In the late 90’s when the Khan trio was making waves at the Box Office, there was one veteran who was dishing out a movie every second month and sometimes more than one in a month, a trend which continued for over a decade. Mithun Chakraborty did intrigue me then, days when there was no google to check the economics behind this. The material relied on were mostly found in saloons.
“MITHUNOMICS” as I refer to, was possible in that era and practically impossible in the current Multiplex generation.
This went on to prove that one does not need a big star or a big banner to reap in profits while not making any noise at the Box Office.
First things first, Mithun slowly drifted away from Mumbai to Ooty down south, where in he had invested in a few businesses that included hotels and educational institutions.
A three-time national award winner would not want to let go of his acting intentions just because he moved out of Mumbai. This is where Mithun, the businessman played his cards well.
Ooty is a seasonal tourist place. However, during the lean season, tourism starts dwindling and the cascading effect is directly on the Hospitality industry.
Mithun decided to use this lean period to his advantage. He gave probably a 60 day call sheet to the producers, the leading lady would invariably be Gautami, Shantipriya, Rambha, Ramya Krishnan, thus glorifying the resume of these actresses of having acted in a Bollywood movie. When the budget was slightly higher, an Ayesha Jhulka or a Pooja Batra would step in.
The Directors were mostly from South (TLV Prasad, Rama Rao, K. Bapaiah).
A large part of the production cost is the fee of the lead artistes. Mithun had the equipments to shoot a movie and also capitalized on his hotel properties in Ooty, where the elite in the film crew stayed on. These were provided at discounted rates. So, in effect he was cashing in on both “Income from Profession” as well as “Income from Business”.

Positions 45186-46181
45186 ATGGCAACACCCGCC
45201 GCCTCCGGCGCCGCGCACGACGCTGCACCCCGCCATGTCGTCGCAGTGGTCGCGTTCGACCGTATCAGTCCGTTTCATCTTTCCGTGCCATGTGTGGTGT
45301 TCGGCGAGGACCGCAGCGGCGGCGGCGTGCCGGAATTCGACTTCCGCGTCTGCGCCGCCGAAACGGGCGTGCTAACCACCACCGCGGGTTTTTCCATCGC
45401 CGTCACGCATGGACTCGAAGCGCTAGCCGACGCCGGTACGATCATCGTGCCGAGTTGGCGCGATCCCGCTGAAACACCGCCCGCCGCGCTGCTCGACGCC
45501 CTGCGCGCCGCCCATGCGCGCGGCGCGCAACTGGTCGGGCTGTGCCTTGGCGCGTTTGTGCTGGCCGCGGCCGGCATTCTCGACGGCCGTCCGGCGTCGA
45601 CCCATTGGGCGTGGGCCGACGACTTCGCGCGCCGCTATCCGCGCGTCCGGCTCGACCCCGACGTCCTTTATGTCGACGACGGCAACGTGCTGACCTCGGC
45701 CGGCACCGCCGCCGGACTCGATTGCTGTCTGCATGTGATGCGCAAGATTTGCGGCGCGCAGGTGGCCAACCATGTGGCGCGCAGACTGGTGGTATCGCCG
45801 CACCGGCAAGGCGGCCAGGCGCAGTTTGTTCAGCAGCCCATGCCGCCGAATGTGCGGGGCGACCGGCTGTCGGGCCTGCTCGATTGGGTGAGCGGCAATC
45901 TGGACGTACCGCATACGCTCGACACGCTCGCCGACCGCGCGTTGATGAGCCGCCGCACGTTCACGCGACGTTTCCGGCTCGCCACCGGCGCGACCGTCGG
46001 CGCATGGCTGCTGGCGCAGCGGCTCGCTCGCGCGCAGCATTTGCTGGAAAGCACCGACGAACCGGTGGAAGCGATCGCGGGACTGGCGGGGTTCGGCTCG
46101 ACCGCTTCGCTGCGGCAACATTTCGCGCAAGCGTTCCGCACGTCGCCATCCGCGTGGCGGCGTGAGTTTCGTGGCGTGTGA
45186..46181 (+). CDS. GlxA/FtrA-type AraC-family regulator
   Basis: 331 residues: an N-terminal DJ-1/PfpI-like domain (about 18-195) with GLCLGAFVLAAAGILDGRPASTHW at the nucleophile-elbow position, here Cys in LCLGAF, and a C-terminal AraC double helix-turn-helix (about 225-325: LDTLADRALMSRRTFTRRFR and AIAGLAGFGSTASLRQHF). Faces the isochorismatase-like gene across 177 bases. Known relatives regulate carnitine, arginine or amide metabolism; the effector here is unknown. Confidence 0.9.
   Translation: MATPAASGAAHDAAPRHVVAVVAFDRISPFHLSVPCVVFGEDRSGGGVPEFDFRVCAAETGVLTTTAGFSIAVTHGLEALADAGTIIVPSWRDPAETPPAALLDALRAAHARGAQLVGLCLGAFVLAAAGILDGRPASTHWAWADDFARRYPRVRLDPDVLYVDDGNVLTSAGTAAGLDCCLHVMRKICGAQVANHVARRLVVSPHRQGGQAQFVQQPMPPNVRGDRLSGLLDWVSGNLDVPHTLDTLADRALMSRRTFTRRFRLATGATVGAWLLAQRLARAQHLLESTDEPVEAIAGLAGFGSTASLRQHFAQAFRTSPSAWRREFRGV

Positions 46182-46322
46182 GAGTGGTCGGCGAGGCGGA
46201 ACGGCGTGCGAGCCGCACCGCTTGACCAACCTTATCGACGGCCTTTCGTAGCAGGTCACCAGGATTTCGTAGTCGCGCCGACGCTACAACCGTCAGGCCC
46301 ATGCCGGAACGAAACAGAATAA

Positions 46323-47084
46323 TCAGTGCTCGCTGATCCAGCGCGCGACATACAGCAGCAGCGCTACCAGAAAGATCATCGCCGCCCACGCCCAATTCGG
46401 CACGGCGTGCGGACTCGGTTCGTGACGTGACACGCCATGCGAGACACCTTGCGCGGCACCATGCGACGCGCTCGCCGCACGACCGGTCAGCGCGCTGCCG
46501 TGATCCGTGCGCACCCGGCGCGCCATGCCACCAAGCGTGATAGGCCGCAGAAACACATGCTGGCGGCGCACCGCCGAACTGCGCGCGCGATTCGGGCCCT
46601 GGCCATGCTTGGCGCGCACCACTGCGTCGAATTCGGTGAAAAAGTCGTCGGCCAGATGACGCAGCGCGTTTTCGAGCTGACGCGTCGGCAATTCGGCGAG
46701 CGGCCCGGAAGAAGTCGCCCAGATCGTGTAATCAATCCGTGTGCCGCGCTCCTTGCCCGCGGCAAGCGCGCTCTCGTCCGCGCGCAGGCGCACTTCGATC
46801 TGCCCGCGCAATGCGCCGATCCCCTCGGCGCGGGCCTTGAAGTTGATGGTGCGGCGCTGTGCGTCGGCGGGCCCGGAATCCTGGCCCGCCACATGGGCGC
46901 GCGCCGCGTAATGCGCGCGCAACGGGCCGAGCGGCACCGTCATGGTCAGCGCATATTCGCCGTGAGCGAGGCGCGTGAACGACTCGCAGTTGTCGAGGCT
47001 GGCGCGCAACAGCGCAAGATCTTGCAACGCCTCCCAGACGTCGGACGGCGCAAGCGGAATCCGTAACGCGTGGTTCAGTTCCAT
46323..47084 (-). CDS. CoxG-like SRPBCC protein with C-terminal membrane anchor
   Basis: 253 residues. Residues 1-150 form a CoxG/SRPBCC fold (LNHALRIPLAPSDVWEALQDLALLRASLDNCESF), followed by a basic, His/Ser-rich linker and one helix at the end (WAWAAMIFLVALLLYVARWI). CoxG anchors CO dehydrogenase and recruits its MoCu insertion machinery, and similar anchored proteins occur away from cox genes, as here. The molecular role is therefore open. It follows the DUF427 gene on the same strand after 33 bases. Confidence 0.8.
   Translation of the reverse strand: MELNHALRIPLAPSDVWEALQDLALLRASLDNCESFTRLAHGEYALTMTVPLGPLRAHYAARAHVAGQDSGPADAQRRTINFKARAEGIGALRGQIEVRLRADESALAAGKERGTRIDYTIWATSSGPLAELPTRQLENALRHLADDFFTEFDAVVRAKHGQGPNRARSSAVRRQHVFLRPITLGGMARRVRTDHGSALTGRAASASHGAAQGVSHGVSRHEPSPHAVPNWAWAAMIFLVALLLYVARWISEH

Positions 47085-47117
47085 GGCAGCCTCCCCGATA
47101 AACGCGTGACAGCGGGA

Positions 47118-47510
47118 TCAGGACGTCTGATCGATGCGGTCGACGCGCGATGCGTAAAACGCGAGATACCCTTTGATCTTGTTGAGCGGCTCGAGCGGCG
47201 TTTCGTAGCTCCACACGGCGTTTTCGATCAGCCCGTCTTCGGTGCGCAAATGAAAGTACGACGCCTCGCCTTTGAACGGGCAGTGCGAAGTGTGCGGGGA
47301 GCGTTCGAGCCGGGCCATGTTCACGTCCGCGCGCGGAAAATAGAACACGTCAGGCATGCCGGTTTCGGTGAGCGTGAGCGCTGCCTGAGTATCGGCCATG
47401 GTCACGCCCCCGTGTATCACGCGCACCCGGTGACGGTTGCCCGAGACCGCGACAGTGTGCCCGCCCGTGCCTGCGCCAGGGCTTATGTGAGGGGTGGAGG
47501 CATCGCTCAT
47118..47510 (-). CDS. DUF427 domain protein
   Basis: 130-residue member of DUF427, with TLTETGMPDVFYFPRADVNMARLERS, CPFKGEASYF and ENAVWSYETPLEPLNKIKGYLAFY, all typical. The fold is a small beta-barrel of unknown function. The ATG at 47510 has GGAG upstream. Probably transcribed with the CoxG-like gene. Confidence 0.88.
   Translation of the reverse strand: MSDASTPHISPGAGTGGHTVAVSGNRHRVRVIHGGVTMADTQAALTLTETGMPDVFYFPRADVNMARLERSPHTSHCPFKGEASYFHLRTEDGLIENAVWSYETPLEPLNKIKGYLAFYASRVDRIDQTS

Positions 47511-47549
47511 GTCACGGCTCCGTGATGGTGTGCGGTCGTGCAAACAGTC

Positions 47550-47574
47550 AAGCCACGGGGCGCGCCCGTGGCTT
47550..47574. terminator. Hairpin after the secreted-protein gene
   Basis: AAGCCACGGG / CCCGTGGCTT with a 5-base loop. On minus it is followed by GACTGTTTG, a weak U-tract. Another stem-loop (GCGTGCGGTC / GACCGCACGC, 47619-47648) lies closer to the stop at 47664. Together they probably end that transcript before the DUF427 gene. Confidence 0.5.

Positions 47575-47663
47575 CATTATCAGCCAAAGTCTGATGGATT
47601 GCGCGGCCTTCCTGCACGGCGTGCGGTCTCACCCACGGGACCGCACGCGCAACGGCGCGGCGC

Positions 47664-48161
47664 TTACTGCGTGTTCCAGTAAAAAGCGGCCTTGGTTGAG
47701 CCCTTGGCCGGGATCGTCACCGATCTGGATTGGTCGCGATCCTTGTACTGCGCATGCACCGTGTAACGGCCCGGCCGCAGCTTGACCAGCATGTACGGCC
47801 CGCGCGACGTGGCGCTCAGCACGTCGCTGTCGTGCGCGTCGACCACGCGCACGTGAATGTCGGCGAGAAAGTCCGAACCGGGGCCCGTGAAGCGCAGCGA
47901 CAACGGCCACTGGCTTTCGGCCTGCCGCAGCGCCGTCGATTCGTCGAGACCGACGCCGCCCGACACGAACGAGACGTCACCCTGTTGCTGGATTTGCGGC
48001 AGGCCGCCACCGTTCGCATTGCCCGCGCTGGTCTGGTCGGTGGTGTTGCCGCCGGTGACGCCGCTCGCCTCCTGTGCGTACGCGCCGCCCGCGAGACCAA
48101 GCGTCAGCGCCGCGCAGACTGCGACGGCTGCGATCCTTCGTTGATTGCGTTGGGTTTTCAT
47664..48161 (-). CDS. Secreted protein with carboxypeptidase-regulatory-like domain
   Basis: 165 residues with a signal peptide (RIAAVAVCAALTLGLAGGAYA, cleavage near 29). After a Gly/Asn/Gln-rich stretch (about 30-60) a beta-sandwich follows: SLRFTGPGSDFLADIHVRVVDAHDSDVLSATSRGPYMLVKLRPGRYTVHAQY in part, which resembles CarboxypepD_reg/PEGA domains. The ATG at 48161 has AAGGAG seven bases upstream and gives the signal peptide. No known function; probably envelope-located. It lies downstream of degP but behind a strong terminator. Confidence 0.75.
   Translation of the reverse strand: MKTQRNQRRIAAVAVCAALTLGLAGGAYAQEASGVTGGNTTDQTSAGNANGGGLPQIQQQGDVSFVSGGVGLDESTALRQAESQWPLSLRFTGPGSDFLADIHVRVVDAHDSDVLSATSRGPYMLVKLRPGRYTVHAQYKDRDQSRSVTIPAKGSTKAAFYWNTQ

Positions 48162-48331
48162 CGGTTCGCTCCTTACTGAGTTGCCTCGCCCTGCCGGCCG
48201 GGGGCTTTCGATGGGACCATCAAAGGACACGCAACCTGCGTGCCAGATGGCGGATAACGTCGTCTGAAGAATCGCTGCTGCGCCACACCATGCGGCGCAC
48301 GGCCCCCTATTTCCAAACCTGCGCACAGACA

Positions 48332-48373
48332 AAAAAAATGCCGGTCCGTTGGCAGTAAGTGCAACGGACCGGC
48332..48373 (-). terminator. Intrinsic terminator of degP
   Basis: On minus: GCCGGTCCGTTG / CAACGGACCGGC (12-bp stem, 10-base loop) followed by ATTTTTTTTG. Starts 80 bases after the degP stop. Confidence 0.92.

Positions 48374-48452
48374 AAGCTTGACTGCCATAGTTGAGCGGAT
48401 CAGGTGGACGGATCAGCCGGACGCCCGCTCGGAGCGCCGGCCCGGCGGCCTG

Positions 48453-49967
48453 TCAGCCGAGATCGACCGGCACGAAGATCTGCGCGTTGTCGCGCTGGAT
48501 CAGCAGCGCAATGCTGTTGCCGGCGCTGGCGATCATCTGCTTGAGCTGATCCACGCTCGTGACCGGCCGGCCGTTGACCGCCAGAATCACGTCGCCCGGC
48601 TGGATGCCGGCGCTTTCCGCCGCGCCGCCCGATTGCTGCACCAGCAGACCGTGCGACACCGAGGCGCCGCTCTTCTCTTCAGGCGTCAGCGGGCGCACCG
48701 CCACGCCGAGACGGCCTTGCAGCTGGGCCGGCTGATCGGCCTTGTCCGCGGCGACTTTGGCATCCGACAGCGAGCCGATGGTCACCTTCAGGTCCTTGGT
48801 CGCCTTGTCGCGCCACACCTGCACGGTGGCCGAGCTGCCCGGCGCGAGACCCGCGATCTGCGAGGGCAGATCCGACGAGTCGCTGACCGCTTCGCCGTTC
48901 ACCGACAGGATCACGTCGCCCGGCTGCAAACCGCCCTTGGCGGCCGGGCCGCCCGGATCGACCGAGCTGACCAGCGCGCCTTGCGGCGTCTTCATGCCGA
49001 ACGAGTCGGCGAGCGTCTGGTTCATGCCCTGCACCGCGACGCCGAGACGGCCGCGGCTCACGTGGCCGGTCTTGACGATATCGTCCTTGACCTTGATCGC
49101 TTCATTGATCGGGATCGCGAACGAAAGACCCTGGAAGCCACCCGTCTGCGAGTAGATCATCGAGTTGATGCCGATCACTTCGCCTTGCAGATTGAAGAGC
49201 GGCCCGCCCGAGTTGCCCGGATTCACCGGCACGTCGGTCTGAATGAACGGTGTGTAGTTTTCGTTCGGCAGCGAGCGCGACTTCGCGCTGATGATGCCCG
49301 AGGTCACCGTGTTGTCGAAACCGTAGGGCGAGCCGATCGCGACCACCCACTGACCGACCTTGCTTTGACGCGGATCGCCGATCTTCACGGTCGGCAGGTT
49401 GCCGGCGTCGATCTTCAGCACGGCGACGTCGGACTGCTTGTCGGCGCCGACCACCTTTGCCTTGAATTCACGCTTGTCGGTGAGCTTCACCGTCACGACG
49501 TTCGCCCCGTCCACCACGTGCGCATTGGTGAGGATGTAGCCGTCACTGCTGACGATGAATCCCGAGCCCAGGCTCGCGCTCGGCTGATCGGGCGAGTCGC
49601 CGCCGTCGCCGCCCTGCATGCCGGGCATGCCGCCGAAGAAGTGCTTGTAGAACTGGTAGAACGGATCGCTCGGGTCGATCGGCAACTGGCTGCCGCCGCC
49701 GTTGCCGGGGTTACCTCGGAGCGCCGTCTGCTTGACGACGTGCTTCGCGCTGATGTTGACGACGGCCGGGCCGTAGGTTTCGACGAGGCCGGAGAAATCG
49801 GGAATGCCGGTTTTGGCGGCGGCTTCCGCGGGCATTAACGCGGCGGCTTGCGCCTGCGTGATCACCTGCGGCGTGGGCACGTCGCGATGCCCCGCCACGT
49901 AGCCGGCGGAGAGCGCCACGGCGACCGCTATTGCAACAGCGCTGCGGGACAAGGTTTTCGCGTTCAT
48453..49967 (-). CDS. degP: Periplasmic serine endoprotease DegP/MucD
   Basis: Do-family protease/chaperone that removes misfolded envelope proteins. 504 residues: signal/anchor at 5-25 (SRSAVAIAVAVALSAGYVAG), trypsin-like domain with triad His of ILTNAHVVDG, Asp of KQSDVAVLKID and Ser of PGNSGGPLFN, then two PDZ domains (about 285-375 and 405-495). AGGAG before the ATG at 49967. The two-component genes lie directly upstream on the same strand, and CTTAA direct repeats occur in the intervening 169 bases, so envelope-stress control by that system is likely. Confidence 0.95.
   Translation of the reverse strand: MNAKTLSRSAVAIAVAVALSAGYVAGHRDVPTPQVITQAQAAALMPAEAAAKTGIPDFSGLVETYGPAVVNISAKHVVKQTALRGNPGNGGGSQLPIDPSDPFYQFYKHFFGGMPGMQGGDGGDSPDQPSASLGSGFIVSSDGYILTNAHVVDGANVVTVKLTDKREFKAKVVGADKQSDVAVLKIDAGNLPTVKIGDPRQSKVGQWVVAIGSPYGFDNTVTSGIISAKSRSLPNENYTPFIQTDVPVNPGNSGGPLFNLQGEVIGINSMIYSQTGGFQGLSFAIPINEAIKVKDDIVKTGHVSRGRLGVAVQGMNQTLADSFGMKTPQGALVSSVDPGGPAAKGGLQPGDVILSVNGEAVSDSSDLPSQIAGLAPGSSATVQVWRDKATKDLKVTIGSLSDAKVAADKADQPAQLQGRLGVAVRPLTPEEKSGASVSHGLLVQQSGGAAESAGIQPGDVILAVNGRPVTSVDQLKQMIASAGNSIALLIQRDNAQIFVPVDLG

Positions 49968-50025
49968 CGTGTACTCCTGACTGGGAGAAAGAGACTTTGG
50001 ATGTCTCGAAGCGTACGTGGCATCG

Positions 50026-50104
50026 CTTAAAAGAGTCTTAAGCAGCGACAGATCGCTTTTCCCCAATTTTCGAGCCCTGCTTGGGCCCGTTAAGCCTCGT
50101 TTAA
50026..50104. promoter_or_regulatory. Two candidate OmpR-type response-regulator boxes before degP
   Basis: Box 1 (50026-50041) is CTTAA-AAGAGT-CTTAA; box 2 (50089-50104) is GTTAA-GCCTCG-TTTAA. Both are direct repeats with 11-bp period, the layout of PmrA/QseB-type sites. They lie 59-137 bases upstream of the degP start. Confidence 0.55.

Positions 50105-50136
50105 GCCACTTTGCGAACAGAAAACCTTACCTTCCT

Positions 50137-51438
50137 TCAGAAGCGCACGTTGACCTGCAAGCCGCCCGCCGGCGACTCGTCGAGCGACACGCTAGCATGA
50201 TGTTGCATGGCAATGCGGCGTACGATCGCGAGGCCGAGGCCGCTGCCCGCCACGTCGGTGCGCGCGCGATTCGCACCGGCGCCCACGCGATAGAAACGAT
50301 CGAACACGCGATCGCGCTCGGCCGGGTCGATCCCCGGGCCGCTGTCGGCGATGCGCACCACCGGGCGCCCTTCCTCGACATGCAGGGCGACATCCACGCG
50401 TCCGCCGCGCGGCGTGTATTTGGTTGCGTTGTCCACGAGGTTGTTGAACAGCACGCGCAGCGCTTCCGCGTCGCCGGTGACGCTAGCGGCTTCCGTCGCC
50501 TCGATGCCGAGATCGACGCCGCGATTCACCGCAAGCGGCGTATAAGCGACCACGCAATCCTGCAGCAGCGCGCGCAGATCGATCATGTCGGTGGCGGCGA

This tight schedule would minimize the interest rates and limited logistical issues in Ooty, helped in wrapping up the movie in quick time.
The movies were all formulaic, a dozen fights, 5 songs (including a mandatory item song), revenge, triumph of good over evil and finally all’s well that ends well. He sported the same look in all the movies. He went on to reject directors like Maniratnam, as he wanted to retain his look for the dish he was serving at such alarming frequency.
A low budget movie with Mithun could be easily wrapped up under a budget of 70-80 lakhs (50% being his fee and the balance comprising of fee for the others and other production costs). So who were his audiences? Like every dish has its own connoisseur, a Mithun movie had its own set of audience at B & C Centres, a term mostly referred to audiences in Rural India and small towns. The movies were released in these centres and in single screens in the Urban centres.
Distribution centres in India are divided into six territories: Bombay circuit, Eastern circuit, Delhi-U.P. circuit, C.P.-C.I.-Rajasthan circuit, Punjab circuit and the South circuit.
Mithun movies sold for anywhere between 20 to 25 lakhs in each of these territories with a size-able amount of prints being circulated. The movies could see an average occupancy of 75-80% over a 2 to 3 week run. So even a flop movie could bring back the investment and the money would be pumped back in to an other Mithun movie only. The Return on Investment here was far higher than any other bankable star back then. No wonder this made him the highest tax payer at that time.
Every innovation has a shelf life, alas this too had. The digital era and the dwindling single screens spelt doom for this kind of an experiment. The Satellite and digital rights of these movies have further raked in the money much after their shelf life. Even to this day you see these movies while channel surfing.
Key Management lessons from Mithunomics :
- Don’t be afraid to create your own niche
- Look for diversification of your Income Stream
- Create captive customers
Trivia: Ooty was once house to Hindustan Photo films that manufactured photographic films among other related material that once employed over 5,000 people. This too was victim of the Digital Era.